It doesn’t take a rocket scientist to notice how screen and media time continues to grow for so many of us, young and old, these days. Televisions, computers, e-readers, tablets and smartphones offer unprecedented opportunities to engage in all manner of entertainment media.
But just how much of this entertainment do our teens and tweens consume? Common Sense Media recently asked thousands of youth between the ages of 8 and 18 about their entertainment habits—both screen-based (TV, movies, Internet usage, etc.) and non-screen media (books, music, magazines and such). And the results, while not terribly surprising, are pretty significant and sobering. Here are some key findings from the “Common Sense Census: Media Use by Tweens and Teens.”
Perhaps the most significant finding is the total daily media usage for teens and tweens. The tween set (8- to 12-year-olds) averages nearly six hours (five hours and 55 minutes, to be exact) of total entertainment and media usage every day, not including school and homework time. When those tweens hit their teens, that entertainment usage balloons to nearly nine hours (eight hours and 56 minutes).
The survey also found that media usage isn’t uniform, but rather can be divided into seven primary categories: light users, readers, mobile gamers, social networkers, heavy viewers, video gamers, and gamer/computer users. The kinds of media young people tend to engage with correlates significantly with how much screen and media time they’re getting overall. For instance, tween social networkers averaged the most media time daily among that age group (nearly 10 hours), while teen heavy viewers (those who gravitate toward TV and videos online) averaged a staggering 16 hours and 24 minutes of viewing daily.
Not surprisingly, there were marked media preference differences between genders. Girls spent more time than boys listening to music, reading and using social media. Meanwhile, boys are much more likely than girls to spend big chunks of time playing video games.
Despite the plethora of digital devices that enable interaction with media, however, the two activities teens are most likely to say they enjoy “a lot” and engage “every day” are watching TV and listening to music. The report’s authors note:
“Whether downloaded, streamed, or watched or listened to ‘live,’ or whether it comes through a transistor radio, a television set, a tablet, or a smartphone, there is something inherent in the nature of a TV show, a movie, or a song that seems to have an abiding appeal for youth. Watching TV and listening to music are the activities they enjoy the most and dedicate the most time to, and the appeal crosses boundaries of age, gender, race/ethnicity, and socioeconomic status. They are also the ‘oldest’ and most accessible media activities, in the sense that virtually everyone has access to the means to view television and listen to music, and devices for engaging in these activities have been around for a relatively long time compared with newer digital media.”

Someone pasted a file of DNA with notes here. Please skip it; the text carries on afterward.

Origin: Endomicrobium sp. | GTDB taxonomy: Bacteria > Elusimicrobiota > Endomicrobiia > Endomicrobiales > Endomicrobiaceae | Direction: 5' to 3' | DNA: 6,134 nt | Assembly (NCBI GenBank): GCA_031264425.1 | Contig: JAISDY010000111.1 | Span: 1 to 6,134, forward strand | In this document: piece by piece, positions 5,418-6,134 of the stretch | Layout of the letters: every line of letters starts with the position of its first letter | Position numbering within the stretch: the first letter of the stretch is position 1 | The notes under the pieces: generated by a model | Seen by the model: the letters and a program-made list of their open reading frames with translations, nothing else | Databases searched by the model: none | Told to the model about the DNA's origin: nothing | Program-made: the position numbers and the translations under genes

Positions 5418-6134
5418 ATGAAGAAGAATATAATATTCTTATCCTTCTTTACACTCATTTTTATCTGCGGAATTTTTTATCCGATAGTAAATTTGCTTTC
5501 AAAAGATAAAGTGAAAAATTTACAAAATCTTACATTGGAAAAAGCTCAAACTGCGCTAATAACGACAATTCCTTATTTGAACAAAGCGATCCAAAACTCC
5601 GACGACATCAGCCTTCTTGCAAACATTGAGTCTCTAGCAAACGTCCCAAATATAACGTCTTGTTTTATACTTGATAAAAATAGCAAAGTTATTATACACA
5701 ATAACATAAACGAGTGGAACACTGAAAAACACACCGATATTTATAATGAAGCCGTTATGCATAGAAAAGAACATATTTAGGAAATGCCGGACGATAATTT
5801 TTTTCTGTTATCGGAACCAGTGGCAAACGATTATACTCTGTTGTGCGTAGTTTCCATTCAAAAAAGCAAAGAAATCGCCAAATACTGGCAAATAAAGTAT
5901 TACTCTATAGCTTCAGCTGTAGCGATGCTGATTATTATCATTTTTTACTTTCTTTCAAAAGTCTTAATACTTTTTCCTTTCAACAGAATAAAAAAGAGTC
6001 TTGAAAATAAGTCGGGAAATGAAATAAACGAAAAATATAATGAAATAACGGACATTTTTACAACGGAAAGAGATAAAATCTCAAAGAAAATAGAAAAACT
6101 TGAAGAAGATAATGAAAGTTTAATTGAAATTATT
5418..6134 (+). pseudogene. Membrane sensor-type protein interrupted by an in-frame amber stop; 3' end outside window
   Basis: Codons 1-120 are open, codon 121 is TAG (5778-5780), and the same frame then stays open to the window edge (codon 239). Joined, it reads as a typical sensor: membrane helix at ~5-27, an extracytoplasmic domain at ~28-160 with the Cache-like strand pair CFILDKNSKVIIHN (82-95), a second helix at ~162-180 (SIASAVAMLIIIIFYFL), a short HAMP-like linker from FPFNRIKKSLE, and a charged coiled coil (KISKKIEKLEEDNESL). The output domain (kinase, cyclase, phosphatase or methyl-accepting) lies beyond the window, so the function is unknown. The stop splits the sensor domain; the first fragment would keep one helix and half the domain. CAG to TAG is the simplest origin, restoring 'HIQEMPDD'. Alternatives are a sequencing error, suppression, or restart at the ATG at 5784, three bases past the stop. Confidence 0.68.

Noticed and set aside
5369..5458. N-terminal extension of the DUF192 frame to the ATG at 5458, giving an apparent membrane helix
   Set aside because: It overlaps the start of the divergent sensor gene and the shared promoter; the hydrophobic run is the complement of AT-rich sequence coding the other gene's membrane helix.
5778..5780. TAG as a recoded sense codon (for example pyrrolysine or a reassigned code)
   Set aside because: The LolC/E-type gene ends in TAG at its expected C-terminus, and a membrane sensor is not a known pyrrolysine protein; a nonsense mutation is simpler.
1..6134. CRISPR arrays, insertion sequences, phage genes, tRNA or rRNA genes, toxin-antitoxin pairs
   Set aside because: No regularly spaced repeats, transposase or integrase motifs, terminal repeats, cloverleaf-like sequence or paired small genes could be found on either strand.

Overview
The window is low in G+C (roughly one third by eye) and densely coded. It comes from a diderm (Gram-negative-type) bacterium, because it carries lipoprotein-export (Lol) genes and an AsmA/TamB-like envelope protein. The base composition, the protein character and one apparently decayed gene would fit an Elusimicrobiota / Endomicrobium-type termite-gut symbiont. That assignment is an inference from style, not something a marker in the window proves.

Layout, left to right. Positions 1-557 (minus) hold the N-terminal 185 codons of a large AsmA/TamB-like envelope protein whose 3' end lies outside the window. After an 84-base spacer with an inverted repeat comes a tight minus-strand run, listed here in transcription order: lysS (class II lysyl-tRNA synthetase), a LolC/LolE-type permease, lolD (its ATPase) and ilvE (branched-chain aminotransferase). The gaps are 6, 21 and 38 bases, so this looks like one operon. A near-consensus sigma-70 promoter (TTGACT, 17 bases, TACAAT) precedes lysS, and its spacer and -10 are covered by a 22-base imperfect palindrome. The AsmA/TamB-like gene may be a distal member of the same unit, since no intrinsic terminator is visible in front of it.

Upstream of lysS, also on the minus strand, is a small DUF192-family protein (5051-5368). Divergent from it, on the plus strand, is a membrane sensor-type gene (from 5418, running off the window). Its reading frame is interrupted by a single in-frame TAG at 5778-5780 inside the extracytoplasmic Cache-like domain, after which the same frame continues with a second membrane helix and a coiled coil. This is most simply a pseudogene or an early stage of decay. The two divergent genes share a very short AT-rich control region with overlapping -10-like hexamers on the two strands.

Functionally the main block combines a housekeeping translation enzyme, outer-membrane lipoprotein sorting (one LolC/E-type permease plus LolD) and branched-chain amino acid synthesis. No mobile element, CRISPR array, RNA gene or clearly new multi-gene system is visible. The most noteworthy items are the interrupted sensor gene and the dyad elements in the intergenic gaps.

The authors conclude the executive summary of the study by writing, “We are struck anew by the ubiquity of entertainment media in young people’s lives. Of course ‘entertainment media’ is a very broad category, including everything from music, TV shows and videos, books, and websites to computer, video, and mobile games. but the fact that tweens and teens in the U.S. are using an average of six to nine hours’ worth of media a day is still astounding.”
The challenge for all of us in this media-saturated environment—whether we’re parents or grandparents, children or young adults, single or married—is to engage with these omnipresent traditional and digital entertainment media in thoughtful, intentional ways. As I’ve written before, this doesn’t always come easily to me personally, both as a parent and as someone who’s immersed in and thinking about media virtually all day long as part of my work here at Plugged In.
Studies like this one serve as important prompts regarding the importance of setting reasonable, healthy limits when it comes to entertainment media—both for ourselves and our families. Doing that requires carving out some time to think through how much time spent in these media is appropriate and then, over time, establishing habits, boundaries and discipline that enable us to interact with technology and media in ways that are life-giving and healthy, not compulsively or addictively.
I don’t always get it right, as an individual or a parent. But studies like this one remind me of that it’s important to keep trying, keep resetting, keep paying attention to my own habits and those of my family as we strive to make our way through the media-flooded landscape we live in today.